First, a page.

Goyt Valley Guestbook
Pressure of work meant that I had to put this website on one side for a couple of years, but I’ve now managed to find the time to come back to it – and hopefully breathe fresh life into it. It’s always great when fellow lovers of the Valley get in touch – it makes the effort worthwhile. So please don’t be shy – get in touch and let me know I’m not talking to myself! To read any of these guestbook entries in full, simply click on the ‘Read more’ link.
A long-time lover of the valley, Elaine writes to ask about a photograph of the Gunpowder Mill band. She wonders whether the mill was related to the Chilwell Gunpowder Mill in Nottingham.
Andrew writes: “I’ve been visiting the Valley for many years and having just returned I was utterly appalled. I’ve collected around 60 plastic bottles, 40 glass bottles and various other trash from the car park.”
James asks whether there are any floor plans of Errwood Hall, or interior photos. And whether anyone has a copy of the auctioneers catalogue for the final sale. Please get in touch if you can help.
“I was going through some old photos dating to 1930/31 and there are several taken at Goyt Bridge. I have never been there myself but my father was involved with it at the time.”
The ‘blacked-up’ faces of the Chilworth Gunpowder Mill’s brass band provide a fascinating glimpse into a time and place which are now completely lost. What can it all mean?
Cathy emailed all the way from Australia to say: “I have an old photo from 1930. I can’t remember where I picked it up. I was taking it out to re-frame as it was falling apart when I just thought I would check and see exactly what the story was.”
Bridget Franklin writes: “I live in Rainow and have been researching the Gaskells of Ingersley Hall for some time. Although the family has not died out, most old letters and photos etc were destroyed after the last permanent resident Anne Theodora Gaskell died in 1923.”
Mel Rogerson writes: “I’ve recently discovered that one of my ancestors was a gamekeeper at Errwood Hall throughout the 1800s and wondered whether you have the dates for the staff photos?”
John writes: “Today I walked up to Shining Tor, down and along the valley back to Pym Chair. It is a beautiful area with spectacular scenery and I tried to imagine it as it was before the reservoirs were constructed and the pine forests planted.”
Peter Jourdain writes: “I found your lovely website and Youtube videos on the Goyt Valley after having searched on the web. I am an American, and have never been to the Goyt, but am a cyclist and cycling historian, with a primary emphasis on the golden era of British cycling clubs and cycletouring in the 1920s and ’30s.”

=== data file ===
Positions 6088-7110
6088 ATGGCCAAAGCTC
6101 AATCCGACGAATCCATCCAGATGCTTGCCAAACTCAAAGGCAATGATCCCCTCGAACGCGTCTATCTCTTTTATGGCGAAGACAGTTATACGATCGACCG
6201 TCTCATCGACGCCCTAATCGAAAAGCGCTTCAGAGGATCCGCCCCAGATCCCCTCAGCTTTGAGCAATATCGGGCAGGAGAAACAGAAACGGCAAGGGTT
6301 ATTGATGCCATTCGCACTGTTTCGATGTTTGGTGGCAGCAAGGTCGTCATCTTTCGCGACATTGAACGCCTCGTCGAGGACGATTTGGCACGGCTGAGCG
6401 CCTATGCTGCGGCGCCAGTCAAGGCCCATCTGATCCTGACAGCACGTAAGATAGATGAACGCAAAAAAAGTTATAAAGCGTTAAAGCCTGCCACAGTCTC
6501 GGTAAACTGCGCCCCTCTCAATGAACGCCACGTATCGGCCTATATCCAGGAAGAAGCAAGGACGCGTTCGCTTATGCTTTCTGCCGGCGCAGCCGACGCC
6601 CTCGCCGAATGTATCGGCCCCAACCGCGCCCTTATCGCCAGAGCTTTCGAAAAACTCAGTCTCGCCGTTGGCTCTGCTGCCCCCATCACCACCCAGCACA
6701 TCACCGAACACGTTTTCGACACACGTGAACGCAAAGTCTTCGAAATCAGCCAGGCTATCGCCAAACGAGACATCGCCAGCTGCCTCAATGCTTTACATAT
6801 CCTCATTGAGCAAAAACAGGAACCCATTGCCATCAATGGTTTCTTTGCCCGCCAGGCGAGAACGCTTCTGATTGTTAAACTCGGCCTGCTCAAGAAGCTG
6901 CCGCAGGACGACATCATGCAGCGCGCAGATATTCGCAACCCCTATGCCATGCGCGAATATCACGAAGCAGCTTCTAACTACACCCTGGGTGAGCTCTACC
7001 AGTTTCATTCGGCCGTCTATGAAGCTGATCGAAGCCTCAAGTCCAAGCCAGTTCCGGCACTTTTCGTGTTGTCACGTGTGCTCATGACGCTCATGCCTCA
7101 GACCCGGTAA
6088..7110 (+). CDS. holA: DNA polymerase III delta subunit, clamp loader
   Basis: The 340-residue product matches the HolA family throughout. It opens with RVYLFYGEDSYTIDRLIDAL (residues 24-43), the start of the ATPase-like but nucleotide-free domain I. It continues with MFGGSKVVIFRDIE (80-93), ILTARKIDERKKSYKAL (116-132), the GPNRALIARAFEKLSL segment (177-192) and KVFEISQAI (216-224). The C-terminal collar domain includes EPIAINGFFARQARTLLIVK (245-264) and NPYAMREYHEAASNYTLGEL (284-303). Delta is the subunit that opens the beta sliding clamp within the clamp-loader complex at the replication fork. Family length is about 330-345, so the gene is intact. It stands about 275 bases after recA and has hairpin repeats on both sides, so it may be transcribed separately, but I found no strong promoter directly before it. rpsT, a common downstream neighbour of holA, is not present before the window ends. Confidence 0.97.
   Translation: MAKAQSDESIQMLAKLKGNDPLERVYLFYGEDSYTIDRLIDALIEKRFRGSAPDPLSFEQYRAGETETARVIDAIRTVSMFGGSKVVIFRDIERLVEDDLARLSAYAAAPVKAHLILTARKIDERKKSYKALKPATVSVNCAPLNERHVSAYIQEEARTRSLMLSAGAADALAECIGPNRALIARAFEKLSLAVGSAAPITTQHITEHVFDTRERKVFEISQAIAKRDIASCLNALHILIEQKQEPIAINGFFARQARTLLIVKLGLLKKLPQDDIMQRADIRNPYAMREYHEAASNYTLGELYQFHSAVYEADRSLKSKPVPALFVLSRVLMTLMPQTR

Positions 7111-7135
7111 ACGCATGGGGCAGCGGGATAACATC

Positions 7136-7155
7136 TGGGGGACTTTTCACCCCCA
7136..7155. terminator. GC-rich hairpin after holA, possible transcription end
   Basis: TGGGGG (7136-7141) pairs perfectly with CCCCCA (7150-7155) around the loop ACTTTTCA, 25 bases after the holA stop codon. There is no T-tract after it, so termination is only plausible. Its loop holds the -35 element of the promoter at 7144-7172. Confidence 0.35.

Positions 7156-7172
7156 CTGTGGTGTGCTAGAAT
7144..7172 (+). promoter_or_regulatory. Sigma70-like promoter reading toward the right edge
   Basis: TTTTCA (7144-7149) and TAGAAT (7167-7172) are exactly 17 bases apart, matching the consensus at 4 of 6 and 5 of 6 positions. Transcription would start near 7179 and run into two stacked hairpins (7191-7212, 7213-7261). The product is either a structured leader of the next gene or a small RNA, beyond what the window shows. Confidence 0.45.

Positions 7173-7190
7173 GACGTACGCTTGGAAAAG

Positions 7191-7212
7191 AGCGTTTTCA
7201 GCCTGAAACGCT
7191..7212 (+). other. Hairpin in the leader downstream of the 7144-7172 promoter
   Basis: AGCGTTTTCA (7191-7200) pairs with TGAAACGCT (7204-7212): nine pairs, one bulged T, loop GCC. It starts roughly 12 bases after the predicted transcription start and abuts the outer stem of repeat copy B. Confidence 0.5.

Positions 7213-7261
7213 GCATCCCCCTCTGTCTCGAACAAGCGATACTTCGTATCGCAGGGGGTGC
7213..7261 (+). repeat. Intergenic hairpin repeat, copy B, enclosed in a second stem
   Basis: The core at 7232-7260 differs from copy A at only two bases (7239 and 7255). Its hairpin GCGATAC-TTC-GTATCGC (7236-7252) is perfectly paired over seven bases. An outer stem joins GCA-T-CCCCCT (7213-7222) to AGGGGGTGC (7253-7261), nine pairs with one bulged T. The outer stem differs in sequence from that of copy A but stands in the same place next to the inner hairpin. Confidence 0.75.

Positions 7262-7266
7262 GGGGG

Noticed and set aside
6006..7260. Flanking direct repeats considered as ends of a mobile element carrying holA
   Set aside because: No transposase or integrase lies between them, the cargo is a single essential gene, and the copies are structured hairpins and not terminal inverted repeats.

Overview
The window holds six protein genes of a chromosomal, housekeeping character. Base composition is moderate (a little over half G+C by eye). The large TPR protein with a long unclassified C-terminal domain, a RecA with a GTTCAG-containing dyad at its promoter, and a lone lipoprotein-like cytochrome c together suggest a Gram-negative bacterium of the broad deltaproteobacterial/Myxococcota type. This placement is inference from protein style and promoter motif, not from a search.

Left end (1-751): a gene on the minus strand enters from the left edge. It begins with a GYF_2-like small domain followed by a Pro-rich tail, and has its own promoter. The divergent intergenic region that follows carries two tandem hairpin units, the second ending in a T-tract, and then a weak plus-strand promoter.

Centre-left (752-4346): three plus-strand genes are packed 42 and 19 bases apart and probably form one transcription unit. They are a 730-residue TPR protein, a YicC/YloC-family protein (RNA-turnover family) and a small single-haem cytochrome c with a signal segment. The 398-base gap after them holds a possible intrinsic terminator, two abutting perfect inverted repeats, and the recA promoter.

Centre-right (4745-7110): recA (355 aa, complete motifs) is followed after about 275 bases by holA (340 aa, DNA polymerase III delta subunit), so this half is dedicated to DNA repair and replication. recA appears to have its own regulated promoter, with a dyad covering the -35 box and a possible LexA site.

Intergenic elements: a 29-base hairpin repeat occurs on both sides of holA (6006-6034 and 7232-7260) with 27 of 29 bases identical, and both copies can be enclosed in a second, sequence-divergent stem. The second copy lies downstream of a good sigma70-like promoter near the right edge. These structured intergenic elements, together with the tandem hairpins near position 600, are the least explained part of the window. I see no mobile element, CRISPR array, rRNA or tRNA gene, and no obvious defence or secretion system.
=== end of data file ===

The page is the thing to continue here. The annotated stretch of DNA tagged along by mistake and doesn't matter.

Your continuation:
Chris Belton writes: “I’m trying to identify a 1958 photo from my late father’s collection entitled ‘Goyt Holiday’. The photo shows a bridge over a stream but seemingly not Goyt’s Bridge. I can sort of remember it, it was a delightful place, the sort my parents sought out for picnics.”
Bill Reid writes: “Thanks for the great videos and information on the Goyt Valey and the Cromford & High Peak Railway. I have used your Walk no.12 to find my way along the old railway between Whaley Bridge and Burbage.”
John Sutcliffe writes: “I was very pleasantly surprised indeed to watch the old cine film of the Goyt Valley, which, needless to say, I didn’t even know existed! For my part, I am now 75 years of age, but my memories of the Goyt Valley, as a then 12-year-old boy, are as clear to me now, as if it was only yesterday when I was last there.”
Sarah Dugdale writes: “I was looking at your website and I believe I have some old photos of the area. My Grandparents were living in the area before the war and were re-located to Whaley Bridge. The whole story is a muddle in my head as my dad who could have helped greatly died in November 2000.”
Michael Mitchell writes: “My 2x great grandmother was Elizabeth Carter and was born at Errwood Hall 18 Jun 1862. Her father was John Carter who was a butler at the hall in the 1850s. In the 1860 census he is listed as a retired butler, but still living on the property. In 1871 he is living in Castedge and is listed as the farm bailiff.”
Rob Stephen writes: “I was looking at your videos of your walks and I must say that I am really impressed with your website. But I think to make your website better you could add a detailed map of all the Goyt Valley walks and paths so it is easier to plan where you want to go.”
Alex Evans writes: “I’ve just come across your website and what a pleasure. I was originally looking for some pictures of when the resovoir is low so you can see the remains of the village but then I got distracted (pleasantly) by your website.”
Paul Mason writes: “Firstly, what a great job you’ve done with this site – lovely to see. I’m the son of the late Winefred and John Mason who built and ran the ‘Dish & Spoon Cafe’, just past the ‘Cat & Fiddle’ pub (photo above). My great-grandfather was a farmer in the valley, and my grandfather was game keeper for Lord Derby.”
Paul Mellor writes: “I’ve just been watching your Errwood Hall & family graves walk video on YouTube and thought you might be interested to know that my mother, Brenda, is one of the daughters of Jack Hewitt who you mention in the video.”
Susan George writes: “Could you please send details of how I can purchase a copy of the Goyt Valley Romance book? Your web site is fascinating. The Goyt Valley is my favourite place to walk in.”